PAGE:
It’s Not About You…

It seems easier during the holiday season to remember the all-important truth: It’s not about you. But while writing our book Evolutionaries: Transformational Leadership we found that those leaders who adopt this frame of mind year around in their approach to leadership are much more capable of facilitating transformational change and accomplishing great things.

As people across the country continue to struggle in this slow economic recovery, I see daily posts on social media networks offering advice on how to write eye-catching resumes, better promote yourself, impress recruiters in interviews, and land the job. And a lot of it is great stuff. But I can’t help thinking there is something missing in these messages – that the real secret to landing a great job, excelling at something you love, and reaching your highest potential in your life’s work is to shift your focus away from yourself. I know, it sounds crazy…

As speakers and facilitators, my co-author Randy Harrington and I are constantly asked to write “professional bios” designed to promote ourselves and our topics. We’re asked questions like: “What makes your topic interesting?” and “How would you describe your speaking style?” Even more often, we hear requests like: “Can you make your title more catchy?” and “We want a lot of pizazz! Can you make it humorous and motivational?” It’s easy when you make a living operating in the dog-and-pony-show world of public speaking to focus on yourself – your message, your style, your jokes, your clothes, how you need to lose more weight, and the really big one – whether or not your PowerPoint slides are flashy enough to leave people stupefied with awe and wonder.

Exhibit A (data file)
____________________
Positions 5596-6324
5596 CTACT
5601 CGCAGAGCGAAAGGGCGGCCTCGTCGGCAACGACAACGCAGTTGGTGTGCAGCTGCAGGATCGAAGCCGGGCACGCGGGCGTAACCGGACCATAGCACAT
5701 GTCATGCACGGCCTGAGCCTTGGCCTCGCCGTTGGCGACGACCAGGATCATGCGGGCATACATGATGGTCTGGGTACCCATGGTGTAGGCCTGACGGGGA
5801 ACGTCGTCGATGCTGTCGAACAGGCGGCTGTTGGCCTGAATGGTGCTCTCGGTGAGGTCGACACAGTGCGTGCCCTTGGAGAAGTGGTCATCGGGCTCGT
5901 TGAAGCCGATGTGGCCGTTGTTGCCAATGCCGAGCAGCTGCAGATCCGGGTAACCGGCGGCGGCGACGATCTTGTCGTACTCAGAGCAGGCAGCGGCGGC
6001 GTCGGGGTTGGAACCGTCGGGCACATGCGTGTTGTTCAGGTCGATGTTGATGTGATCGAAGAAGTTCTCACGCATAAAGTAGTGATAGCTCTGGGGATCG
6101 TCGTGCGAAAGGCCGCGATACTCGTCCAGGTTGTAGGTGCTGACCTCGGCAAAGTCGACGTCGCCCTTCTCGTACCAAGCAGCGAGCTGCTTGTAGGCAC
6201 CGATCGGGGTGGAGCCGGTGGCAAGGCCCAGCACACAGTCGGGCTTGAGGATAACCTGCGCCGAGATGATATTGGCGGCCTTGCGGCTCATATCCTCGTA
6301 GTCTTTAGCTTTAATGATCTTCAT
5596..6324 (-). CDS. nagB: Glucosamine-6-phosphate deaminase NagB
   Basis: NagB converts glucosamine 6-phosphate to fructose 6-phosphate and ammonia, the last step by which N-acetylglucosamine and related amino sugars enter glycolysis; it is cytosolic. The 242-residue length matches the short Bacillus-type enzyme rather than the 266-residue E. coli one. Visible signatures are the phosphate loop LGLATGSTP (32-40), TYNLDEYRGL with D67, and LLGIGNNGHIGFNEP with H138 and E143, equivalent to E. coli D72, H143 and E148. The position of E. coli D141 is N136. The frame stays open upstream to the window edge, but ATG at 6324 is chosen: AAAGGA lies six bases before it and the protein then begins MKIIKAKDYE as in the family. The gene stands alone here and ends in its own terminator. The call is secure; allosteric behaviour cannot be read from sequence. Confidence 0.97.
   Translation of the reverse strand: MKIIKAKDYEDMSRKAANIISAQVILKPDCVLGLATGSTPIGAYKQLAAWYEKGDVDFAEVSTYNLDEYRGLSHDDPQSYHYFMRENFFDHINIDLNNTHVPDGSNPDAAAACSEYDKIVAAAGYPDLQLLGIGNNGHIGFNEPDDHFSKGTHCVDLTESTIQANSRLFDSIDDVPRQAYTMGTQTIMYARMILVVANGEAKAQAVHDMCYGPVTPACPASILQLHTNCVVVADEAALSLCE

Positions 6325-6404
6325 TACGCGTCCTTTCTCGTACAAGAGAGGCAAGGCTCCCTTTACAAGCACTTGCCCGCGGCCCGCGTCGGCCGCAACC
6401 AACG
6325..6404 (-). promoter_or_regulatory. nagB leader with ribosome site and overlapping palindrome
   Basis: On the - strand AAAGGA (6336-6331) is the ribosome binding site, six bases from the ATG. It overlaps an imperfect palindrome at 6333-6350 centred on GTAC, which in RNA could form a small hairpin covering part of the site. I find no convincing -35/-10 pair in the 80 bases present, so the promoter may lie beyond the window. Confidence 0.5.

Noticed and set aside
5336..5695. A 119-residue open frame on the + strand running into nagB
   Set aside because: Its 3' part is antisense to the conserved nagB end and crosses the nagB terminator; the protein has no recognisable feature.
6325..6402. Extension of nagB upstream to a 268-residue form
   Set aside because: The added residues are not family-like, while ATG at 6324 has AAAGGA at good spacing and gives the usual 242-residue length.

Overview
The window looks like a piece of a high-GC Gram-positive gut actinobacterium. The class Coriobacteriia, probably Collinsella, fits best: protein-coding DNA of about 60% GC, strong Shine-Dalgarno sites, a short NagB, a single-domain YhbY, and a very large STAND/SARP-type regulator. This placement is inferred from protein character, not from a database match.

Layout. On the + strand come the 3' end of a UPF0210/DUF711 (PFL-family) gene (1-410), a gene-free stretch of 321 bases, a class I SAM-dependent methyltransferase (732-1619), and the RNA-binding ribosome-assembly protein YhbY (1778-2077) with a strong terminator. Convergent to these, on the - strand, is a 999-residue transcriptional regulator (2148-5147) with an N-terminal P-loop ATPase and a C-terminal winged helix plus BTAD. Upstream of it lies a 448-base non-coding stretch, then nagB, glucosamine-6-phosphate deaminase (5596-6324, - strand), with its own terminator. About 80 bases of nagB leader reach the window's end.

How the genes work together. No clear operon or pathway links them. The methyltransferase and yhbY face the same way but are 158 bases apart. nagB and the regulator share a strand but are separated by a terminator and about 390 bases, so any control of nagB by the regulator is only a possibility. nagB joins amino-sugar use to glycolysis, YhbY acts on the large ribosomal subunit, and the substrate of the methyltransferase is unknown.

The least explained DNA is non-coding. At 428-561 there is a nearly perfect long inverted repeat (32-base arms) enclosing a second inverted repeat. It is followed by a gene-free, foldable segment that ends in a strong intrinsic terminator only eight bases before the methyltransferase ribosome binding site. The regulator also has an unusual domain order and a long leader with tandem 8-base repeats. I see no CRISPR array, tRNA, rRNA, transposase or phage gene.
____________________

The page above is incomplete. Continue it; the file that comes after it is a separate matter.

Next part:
I admit that I spent years really caught up in all that stuff. And don’t get me wrong, those things are important. But they are just the icing on the cake – not the cake itself. And definitely not a wholesome and healthy meal! But, everything changed for me, my career and the people I serve the day I re-framed how I saw my “job”. Instead of approaching a presentation, speech or session asking: “Will they enjoy this?” “Will they like me?” “Will they think I’m funny and entertaining?” I started asking: “What do they really need?” “Where are their pain points?” and “How can I help?” Instead of hoping that participants would leave saying: “Wow, she was great! She sure does a lot of cool stuff!” they would leave saying, “Wow, we are great – our team is great! We could do some really cool stuff!” I started to see my job as less about me and more about the audience, the participants, and the organizations.